De-Escalate Angry, Upset People
Whether its a child or an inmate serving a life sentence, my skills have helped calm volatile, difficult people in literally seconds.
The Secret: Listen to the Emotions, Not the Words
Recent discoveries in brain science have revealed the underlying processes of how we regulate our emotions. Armed with these secrets, you can calm anyone down in seconds without losing your composure.
Easy to Learn
Learning how to listen and reflect emotions is easy to learn. Most people develop mastery in 4-6 weeks.
As you learn and practice these skills, your life transforms. You become self-aware, non-anxious, and compassionate towards angry, upset people.
How the De-Escalation Skills Work
Our brains have a variety of neural networks that respond to memories, sensations, and stimuli. At a basic level, we experience pleasantness or unpleasantness. The physiological changes are called affect.
All humans are born with affect. However, humans are not born with emotions. Emotions are created by our brains beginning at about 18 months. At that age, the emotional centers of the brain begin to mature and function. We learn to categorize various affect into concepts associated with words. These are called emotions.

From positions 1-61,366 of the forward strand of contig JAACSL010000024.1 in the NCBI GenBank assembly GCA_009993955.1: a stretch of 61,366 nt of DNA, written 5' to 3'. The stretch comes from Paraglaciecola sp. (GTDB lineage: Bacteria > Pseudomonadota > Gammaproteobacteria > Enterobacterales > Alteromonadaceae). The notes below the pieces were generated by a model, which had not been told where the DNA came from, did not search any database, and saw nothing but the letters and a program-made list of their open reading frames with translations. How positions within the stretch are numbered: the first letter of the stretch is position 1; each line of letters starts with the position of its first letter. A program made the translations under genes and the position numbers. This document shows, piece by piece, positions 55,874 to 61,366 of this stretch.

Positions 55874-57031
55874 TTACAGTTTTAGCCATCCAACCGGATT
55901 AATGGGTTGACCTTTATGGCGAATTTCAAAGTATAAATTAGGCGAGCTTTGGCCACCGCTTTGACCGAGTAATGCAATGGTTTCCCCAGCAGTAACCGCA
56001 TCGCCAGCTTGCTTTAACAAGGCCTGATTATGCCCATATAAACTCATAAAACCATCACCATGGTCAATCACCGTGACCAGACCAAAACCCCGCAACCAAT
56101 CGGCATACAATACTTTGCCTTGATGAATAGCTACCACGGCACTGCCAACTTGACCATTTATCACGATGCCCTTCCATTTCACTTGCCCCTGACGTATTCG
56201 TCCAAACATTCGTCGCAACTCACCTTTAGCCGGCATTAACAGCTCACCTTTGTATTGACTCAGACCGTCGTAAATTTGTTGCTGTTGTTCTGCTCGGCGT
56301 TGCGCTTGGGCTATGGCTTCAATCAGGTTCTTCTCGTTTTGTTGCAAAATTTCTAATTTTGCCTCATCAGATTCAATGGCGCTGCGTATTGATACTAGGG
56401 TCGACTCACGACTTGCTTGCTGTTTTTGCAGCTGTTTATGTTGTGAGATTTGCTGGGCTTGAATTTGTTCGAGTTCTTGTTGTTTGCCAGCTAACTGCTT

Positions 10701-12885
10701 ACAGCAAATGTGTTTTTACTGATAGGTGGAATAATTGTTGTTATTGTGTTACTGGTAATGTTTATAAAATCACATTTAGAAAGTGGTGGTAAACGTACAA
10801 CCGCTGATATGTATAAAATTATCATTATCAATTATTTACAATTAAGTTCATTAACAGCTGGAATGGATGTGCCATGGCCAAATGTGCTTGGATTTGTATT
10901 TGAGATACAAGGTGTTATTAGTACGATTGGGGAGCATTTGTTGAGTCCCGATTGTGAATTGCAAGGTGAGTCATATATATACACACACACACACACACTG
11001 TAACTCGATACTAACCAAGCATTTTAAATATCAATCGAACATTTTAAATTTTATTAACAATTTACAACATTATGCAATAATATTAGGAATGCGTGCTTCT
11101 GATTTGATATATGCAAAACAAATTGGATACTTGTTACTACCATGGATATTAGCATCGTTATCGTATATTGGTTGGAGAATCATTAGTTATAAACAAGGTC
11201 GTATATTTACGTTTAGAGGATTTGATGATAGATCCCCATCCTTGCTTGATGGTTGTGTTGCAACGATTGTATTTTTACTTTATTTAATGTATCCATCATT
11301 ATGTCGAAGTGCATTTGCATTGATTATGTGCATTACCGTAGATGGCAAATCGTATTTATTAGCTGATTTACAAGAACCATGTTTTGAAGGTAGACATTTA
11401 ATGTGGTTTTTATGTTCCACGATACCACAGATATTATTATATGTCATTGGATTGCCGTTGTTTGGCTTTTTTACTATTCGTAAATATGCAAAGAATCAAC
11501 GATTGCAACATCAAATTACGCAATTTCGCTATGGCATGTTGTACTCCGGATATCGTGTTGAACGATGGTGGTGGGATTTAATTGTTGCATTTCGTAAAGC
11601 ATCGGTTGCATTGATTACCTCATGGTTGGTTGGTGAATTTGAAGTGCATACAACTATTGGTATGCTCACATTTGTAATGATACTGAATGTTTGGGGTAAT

The job of the toddler to pre-school brain is to build a database of emotions in a process known as emotional categorization. Unfortunately, due to cultural biases against emotional competency, the process of emotional categorization is stunted. Children learn some rudimentary emotions, but do not become skilled.
As a result, when a child or an adult becomes angry, the prefrontal cortex in charge of the emotional database shuts down. Since the brain can no longer make sense of what's going on, the affective state accelerates and activates. In toddlers, this is called a melt-down. In adults, it is called an angry outburst. In either case, the brain cannot process affect into emotion, which causes people to be reactive and aggressive.
Research by neuroscientist Matthew Lieberman shows that when emotions are labeled, the prefrontal cortex comes back on line and the amygdalae calm down. In effect, affect labeling acts like the listener is lending his or her prefrontal cortex to the angry person.
The result is remarkable. Within seconds, the anger dissipates and calm is restored.
The trick to de=escalating strong emotions is learning how to ignore the words, pay attention to the emotions, and reflect back the emotions with a simple "you." statement.
De-Escalate Anyone, Anytime
Although the skills are easy to learn, they are counter-intuitive.
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